The final report of the Missing Murdered Indigenous Women and Girls (MMIWG) national inquiry, published June 3, 2019, evokes mixed feelings. Do I believe that it is a genocide? No. Labelling it as such implies that there is a single villain. They are the forgotten people. Neglected and vulnerable to crimes of violence. I have been a criminal lawyer for 13 years. In that time approximately 15 of my First Nations clients have died. The majority were young Indigenous girls.
How did they die?
Most died by homicide, suicide or overdose.
Pikangikum, recently engulfed by fires, is the community my office frequents the most. It is plagued with violence, including homicides and suicides. Sadly, death of young people is routine in Pikangikum and other remote First Nations communities.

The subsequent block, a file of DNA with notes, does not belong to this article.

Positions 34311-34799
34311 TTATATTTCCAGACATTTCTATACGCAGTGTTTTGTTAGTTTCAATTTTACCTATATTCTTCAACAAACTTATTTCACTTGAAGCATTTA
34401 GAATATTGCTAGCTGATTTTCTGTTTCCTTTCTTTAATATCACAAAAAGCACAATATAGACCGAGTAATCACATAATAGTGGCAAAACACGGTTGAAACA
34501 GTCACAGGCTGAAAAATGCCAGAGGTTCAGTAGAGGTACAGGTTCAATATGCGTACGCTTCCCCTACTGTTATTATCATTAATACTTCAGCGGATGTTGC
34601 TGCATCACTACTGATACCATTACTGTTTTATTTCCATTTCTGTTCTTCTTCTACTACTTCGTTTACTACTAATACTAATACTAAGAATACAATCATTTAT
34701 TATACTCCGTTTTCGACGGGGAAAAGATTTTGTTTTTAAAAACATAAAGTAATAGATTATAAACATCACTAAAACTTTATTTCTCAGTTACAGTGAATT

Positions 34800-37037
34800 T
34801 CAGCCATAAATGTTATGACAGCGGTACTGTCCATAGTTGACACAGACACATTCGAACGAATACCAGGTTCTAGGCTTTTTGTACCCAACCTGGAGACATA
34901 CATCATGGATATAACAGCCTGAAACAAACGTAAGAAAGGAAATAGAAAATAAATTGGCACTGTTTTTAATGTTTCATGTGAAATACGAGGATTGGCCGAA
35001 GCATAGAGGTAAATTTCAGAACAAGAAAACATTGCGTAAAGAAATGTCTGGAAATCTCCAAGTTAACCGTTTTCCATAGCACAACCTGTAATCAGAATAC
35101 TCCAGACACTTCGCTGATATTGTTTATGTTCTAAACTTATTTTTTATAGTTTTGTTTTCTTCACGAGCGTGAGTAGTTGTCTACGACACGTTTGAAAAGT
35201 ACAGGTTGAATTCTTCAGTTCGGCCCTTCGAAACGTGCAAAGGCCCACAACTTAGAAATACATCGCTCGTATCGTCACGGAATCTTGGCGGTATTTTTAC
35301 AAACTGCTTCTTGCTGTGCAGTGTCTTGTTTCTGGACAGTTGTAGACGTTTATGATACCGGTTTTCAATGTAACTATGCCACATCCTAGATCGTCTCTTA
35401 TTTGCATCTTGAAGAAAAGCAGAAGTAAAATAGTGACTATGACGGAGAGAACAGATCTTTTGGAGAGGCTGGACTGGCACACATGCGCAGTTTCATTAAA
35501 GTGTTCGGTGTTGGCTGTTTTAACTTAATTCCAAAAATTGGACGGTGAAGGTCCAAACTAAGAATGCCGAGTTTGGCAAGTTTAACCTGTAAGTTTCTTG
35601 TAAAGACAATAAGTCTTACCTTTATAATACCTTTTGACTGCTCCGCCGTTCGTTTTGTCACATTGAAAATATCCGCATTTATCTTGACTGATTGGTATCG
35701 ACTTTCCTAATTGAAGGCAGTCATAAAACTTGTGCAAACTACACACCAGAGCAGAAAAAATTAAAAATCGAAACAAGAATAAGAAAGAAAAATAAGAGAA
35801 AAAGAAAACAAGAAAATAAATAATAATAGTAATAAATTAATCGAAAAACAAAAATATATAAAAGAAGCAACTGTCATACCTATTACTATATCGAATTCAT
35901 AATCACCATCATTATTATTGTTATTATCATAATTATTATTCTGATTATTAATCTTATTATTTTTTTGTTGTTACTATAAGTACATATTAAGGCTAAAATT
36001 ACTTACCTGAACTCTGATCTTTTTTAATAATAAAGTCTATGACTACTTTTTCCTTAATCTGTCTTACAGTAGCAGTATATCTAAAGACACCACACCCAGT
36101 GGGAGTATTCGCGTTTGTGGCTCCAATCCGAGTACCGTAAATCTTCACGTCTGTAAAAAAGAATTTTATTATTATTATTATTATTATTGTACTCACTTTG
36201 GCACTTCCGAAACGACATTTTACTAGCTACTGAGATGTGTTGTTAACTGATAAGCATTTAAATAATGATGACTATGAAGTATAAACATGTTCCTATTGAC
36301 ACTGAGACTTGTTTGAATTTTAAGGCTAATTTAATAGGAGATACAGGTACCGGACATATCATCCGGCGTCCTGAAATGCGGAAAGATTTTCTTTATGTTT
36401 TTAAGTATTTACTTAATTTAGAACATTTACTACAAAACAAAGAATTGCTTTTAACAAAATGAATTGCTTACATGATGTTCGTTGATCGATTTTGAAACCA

In 2012, Maclean’s magazine reported that Pikangikum held the title of the “suicide capital of the world.” In that article, Randy Keeper, a local carpenter who does double duty as the local undertaker, told Maclean’s that he stopped counting the number of funerals.
In 2011, the community of roughly 2,400 had a suicide rate equivalent to 250 per 100,000 — nearly 20 times that of Canada, and far and away the highest in the world. It has been so for 20 nearly uninterrupted years.
Through each election cycle we hear about the quality of life on First Nations reserves in Ontario. The hardships are not caused by genocide. These cyclical tragedies are caused by factors beyond the scope of this article. The MMIWG is an important report.
Most Canadians truly have no idea of the misery that is so much worse in remote First Nations communities — the forgotten people.
Originally published in the Lawyer’s Daily June 26th, 2019: https://www.thelawyersdaily.ca/articles/13332/a-personal-view-of-mmiwg-15-of-my-first-nations-clients-are-dead-?category=analysis